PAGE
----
Coronavirus (COVID-19) update: First Minister's speech 7 September 2020
Statement given by the First Minister Nicola Sturgeon at a media briefing in St Andrew's House, Edinburgh
Good afternoon, and thank you for joining us again today.
I’m going to run through the usual daily statistics before commenting in a bit more detail on the trend in these statistics we’ve been observing for the past few days .
Firstly, the daily picture, an additional 146 positive cases were confirmed yesterday.
That represents 2.4% of the people who were newly tested yesterday and takes the total number of cases now to 21,543.
A full health board breakdown will be available as usual later, but the provisional information I have is that 78 are in Greater Glasgow & Clyde, 19 in Lanarkshire, 13 in Lothian and 9 in Ayrshire and Arran.
The remaining cases are spread across 6 different health boards.
I can also report that 256 patients are currently in hospital, which is 12 more than yesterday.
In addition, 5 people are in intensive care, which is 1 more than yesterday.
In the past 24 hours, no deaths were registered of patients who first tested positive over the previous 28 days.
The number of deaths under that measurement therefore remains 2,496.
That figure reminds us, and should always remind us, of the impact of the virus has had. Again, I want to send condolences to everyone who is grieving a loved one.
As I indicated a moment ago, I want to spend a little bit of time today reflecting on the increase in cases we have seen in recent days – and especially the figures we saw over the weekend.
Yesterday we had more than 200 new cases in Scotland - 92 of them were in Greater Glasgow and Clyde.
That continues a rise in cases that has been apparent for some weeks.
If I can take you back 6 weeks, to a statement I gave to parliament about lockdown restrictions, and at that point 6 weeks ago, we were recording an average of 14 new cases a day.
Just under three weeks ago, it was 52 cases on average that we were reporting every day.
Now, if you look back over the last 7 days, the average number of cases being reported is 152.
Yesterday, the percentage of positive tests, among people being tested for the first time, was 2.3% and today it is 2.4%. Two weeks ago that figure was regularly below 1%.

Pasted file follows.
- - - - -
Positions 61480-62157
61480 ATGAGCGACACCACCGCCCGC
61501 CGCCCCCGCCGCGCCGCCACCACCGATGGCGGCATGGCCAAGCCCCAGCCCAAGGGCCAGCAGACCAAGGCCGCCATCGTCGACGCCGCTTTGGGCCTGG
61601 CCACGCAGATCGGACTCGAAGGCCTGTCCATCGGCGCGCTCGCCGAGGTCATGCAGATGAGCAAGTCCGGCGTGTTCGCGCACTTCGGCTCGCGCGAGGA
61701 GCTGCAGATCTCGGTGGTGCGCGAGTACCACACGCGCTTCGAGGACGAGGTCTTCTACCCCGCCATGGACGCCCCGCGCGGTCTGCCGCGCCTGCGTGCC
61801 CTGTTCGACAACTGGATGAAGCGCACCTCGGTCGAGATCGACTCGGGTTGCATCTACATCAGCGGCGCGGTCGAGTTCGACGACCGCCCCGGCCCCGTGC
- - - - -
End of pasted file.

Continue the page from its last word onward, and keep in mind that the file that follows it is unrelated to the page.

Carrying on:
So we have a very definite trend at the moment. In some ways, it shouldn’t surprise us. In recent weeks we have opened up most of our economy. We had to get some normality back to our economy as we know lockdown does other harm to people. As we have released ourselves from lockdown, we have also released the virus from lockdown.
People are meeting and interacting more often. And of course, this kind of increase that we are experiencing in Scotland is not unique to us
We are seeing similar increases in other countries across the UK but also across Europe and many of the parts of the world.
But while it may not be surprising, this is after all an infectious virus, we must take this trend seriously and if we want to avoid closing parts of our economy down again - as we all do - we must step up our other ways of keeping COVID under control.
This really is a key moment.
So I want therefore to be pretty frank with you today in my assessment. Let me be clear that cuts both ways.
I’ll be frank first of all about some of the differences between the situation we are in now and the situation we faced earlier in the year. It is important to give some context and take care not to overstate the situation.
But I’ll also be frank about the reasons why we can’t afford to slip into a sense of complacency, and about the things we need to do to keep the situation under control and continue to bear down on this virus which has always been our objective.
So first, the context, which I think is important to give.
The last time we had over 200 cases on a single day like we did yesterday, was on the 8 May and on that day we had 225 cases.
However, notwithstanding that headline similarity, there are important differences between the situation now and earlier in the year.
For example, the 225 reported on 8 May represented around 7% of people tested.
Yesterday’s 208 cases was 2.3% of people tested.